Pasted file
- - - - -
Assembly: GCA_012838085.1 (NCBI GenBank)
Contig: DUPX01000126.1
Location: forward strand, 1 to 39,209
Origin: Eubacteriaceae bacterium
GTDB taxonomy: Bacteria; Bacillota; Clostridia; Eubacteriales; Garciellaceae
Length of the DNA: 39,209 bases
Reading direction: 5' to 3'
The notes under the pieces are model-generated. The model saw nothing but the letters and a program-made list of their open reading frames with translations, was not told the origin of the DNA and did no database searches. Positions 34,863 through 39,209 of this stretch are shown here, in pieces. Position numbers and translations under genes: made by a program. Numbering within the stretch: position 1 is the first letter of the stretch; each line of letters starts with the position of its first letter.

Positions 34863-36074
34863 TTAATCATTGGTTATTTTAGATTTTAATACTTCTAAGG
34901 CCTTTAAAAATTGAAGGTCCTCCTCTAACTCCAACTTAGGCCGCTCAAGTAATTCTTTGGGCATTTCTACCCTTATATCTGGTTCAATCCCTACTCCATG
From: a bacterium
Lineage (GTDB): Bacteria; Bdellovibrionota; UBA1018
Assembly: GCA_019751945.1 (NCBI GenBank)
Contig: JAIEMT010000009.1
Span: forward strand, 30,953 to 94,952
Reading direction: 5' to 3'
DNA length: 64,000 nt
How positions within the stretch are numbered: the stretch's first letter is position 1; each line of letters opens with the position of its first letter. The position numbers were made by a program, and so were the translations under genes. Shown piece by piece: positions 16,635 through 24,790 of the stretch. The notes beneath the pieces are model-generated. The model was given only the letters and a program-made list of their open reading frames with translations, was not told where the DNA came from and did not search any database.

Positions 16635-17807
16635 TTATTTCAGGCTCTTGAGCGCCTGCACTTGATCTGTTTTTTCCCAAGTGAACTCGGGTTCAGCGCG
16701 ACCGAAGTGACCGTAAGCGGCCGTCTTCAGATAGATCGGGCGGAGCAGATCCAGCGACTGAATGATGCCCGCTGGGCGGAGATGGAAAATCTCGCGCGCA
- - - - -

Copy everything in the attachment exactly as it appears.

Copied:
Assembly: GCA_012838085.1 (NCBI GenBank)
Contig: DUPX01000126.1
Location: forward strand, 1 to 39,209
Origin: Eubacteriaceae bacterium
GTDB taxonomy: Bacteria; Bacillota; Clostridia; Eubacteriales; Garciellaceae
Length of the DNA: 39,209 bases
Reading direction: 5' to 3'
The notes under the pieces are model-generated. The model saw nothing but the letters and a program-made list of their open reading frames with translations, was not told the origin of the DNA and did no database searches. Positions 34,863 through 39,209 of this stretch are shown here, in pieces. Position numbers and translations under genes: made by a program. Numbering within the stretch: position 1 is the first letter of the stretch; each line of letters starts with the position of its first letter.

Positions 34863-36074
34863 TTAATCATTGGTTATTTTAGATTTTAATACTTCTAAGG
34901 CCTTTAAAAATTGAAGGTCCTCCTCTAACTCCAACTTAGGCCGCTCAAGTAATTCTTTGGGCATTTCTACCCTTATATCTGGTTCAATCCCTACTCCATG
From: a bacterium
Lineage (GTDB): Bacteria; Bdellovibrionota; UBA1018
Assembly: GCA_019751945.1 (NCBI GenBank)
Contig: JAIEMT010000009.1
Span: forward strand, 30,953 to 94,952
Reading direction: 5' to 3'
DNA length: 64,000 nt
How positions within the stretch are numbered: the stretch's first letter is position 1; each line of letters opens with the position of its first letter. The position numbers were made by a program, and so were the translations under genes. Shown piece by piece: positions 16,635 through 24,790 of the stretch. The notes beneath the pieces are model-generated. The model was given only the letters and a program-made list of their open reading frames with translations, was not told where the DNA came from and did not search any database.

Positions 16635-17807
16635 TTATTTCAGGCTCTTGAGCGCCTGCACTTGATCTGTTTTTTCCCAAGTGAACTCGGGTTCAGCGCG
16701 ACCGAAGTGACCGTAAGCGGCCGTCTTCAGATAGATCGGGCGGAGCAGATCCAGCGACTGAATGATGCCCGCTGGGCGGAGATGGAAAATCTCGCGCGCA